Posted in enjoying life, living in their world, Mozambique, thankful and grateful

Growing Four

I just wanted to share a few little jewels from our archive of our time here. They’re in no particular order, but I just didn’t want to lose the opportunity to share the short stories and the pieces of our normal that come with them.

Here our girls have learned the art of sharing a double bed. And while some moments leave them looking forward to their hopes of bunk beds in our near future, it’s still so sweet to hear them ask each other “will you snuggle me?” Their bonds have grown so strong over this past year, even if Eden looks like she is gearing up to kick Abi in the face. Ha!

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This is a picture I took from across the church of one of the first days that all four of my girlies sat with the children to recite their group Bible verse and present some children’s songs to the church. Rachael and Abi were my first little ladies to make the transition, but the littler ones took a little more time to get used to the drums echoing off of the cement sanctuary. And thanks to the help of a great big sister, the littlest sister felt right at home.

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With a cement utopia of a yard comes some very hard falls from “growing in coordination” girls. I snapped this picture of Rachael’s battle wound to thank those who supplied all our wonderful first aid supplies. We sure are getting our good use out of those supplies, friends! So once again, thank you for the gift that provides comforts and promises of God’s healing. I’m thankful that even though the tears come first, the smile always returns.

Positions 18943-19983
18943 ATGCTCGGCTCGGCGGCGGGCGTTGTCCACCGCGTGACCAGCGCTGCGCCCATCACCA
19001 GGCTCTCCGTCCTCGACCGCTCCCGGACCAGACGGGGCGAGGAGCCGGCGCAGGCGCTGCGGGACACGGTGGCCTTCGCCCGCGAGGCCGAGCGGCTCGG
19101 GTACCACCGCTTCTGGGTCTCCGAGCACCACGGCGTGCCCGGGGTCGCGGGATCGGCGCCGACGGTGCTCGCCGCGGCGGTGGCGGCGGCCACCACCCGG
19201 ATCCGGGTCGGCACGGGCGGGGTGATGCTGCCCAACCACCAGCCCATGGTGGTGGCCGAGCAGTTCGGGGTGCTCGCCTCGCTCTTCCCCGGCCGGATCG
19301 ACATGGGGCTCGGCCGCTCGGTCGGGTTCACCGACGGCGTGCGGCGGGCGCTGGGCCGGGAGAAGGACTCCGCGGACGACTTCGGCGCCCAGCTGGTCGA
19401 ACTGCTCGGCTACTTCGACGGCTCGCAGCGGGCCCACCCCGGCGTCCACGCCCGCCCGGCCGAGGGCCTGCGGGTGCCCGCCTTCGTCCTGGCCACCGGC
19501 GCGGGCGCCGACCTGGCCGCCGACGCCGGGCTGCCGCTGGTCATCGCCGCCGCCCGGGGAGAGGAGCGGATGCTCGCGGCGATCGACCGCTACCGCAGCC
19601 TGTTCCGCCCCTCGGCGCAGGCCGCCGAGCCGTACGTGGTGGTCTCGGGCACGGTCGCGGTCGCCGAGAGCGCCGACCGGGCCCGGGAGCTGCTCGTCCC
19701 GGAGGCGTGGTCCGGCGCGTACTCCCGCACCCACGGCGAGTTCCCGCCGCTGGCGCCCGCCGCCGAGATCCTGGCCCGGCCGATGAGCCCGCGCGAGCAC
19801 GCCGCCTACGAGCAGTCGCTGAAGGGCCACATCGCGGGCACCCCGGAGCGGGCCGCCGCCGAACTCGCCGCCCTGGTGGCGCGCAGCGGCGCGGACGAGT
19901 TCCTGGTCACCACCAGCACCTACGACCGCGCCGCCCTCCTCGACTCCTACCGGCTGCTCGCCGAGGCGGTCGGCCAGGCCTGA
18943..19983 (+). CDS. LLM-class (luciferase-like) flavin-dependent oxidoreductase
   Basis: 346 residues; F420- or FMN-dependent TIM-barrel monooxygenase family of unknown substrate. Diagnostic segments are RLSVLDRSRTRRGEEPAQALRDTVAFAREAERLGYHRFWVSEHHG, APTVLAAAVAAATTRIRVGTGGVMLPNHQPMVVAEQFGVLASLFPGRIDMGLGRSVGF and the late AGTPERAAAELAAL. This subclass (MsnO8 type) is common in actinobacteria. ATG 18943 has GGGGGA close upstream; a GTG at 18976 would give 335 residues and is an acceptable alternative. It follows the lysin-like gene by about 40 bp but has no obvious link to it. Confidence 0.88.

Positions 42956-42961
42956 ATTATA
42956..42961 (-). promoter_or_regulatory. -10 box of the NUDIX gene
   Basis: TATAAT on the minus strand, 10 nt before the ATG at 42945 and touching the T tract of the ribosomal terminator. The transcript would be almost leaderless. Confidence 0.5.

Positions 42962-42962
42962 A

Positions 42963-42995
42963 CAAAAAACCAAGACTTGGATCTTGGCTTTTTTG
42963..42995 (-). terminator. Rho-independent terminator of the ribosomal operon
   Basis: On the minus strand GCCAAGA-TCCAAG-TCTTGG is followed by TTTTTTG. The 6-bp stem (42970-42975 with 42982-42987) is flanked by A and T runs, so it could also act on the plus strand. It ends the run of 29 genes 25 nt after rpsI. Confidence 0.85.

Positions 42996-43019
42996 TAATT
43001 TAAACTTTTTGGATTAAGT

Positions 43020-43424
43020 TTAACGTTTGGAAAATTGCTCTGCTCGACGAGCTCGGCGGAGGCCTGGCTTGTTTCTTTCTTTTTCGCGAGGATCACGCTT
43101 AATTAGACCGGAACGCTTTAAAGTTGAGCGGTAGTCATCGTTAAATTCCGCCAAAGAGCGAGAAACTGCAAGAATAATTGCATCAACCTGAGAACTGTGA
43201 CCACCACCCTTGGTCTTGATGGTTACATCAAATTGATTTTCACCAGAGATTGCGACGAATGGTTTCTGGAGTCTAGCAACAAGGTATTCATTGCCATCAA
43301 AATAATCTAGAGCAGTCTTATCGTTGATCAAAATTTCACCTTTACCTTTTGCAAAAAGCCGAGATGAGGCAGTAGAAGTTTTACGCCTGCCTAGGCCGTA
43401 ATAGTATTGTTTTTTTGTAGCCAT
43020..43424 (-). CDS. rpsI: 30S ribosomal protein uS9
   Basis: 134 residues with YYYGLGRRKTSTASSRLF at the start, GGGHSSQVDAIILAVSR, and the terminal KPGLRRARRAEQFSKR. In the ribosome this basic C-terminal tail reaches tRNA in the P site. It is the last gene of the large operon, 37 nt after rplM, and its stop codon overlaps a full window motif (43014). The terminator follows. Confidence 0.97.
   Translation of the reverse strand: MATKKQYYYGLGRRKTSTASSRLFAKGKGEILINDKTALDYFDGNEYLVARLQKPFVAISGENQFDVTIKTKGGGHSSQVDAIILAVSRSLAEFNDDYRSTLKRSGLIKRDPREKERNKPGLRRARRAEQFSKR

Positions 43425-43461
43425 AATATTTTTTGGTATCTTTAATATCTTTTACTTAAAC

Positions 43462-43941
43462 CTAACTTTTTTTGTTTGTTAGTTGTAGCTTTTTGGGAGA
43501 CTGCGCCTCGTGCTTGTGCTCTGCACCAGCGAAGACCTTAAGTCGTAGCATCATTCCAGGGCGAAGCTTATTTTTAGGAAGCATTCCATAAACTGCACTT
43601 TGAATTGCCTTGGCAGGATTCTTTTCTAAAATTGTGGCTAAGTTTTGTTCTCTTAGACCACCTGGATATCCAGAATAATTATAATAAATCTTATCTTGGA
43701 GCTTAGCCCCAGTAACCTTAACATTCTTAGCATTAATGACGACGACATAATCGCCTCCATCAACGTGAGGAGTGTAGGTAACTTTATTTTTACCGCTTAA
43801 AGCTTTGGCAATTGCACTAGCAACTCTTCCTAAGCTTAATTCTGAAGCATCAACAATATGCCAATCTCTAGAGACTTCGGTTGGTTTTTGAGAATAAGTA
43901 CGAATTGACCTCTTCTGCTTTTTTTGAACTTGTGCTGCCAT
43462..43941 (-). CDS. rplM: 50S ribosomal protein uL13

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Here the girls have grown in their attention spans and our expectation on their attention spans, especially in church. Children here are welcome, but are also expected to sit quietly and without distracting others. Coming from children’s programs during service time and directly into 24/7 Portuguese was a bit of an uphill climb in encouraging the girls to pay attention and stay quiet. But they have fought hard at this skill and have conquered many a 3-4 hour church service with grace. Thus began our Sunday tradition of ice cream after church. Just call it a thank you gift for your efforts, little ladies. And to think we used to need a lot to entertain those little hands that are now content to bring one picture book a piece for the whole service. Village churches are extra fun at drawing small pictures on the dirt floor with a stick.

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(Never under-estimate the power of a fairy cottage calendar from Aunt Jes, which was Eden’s preference one Sunday instead of a book. =) The Moz kids enjoyed viewing it as well..)

Here the girls take a bath or a shower every night to cut down on dirty feet entering beds and the general over-all fashion trends of “Pig Pen” from the Peanuts. We usually double the girls up in a bath or shower to keep from using ALL our water budget in three days. So whenever you get the chance to take your own bubble bath, it produces nothing but utter delight as is modeled by none other than the lovely Eden.

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And this is how you grown four happy little ladies here in Mozambique. =)

 

God is so good to us.

Posted in being a friend, Crossing Cultures, God's heart, Mozambique, my heart, willing hands

Mai de Y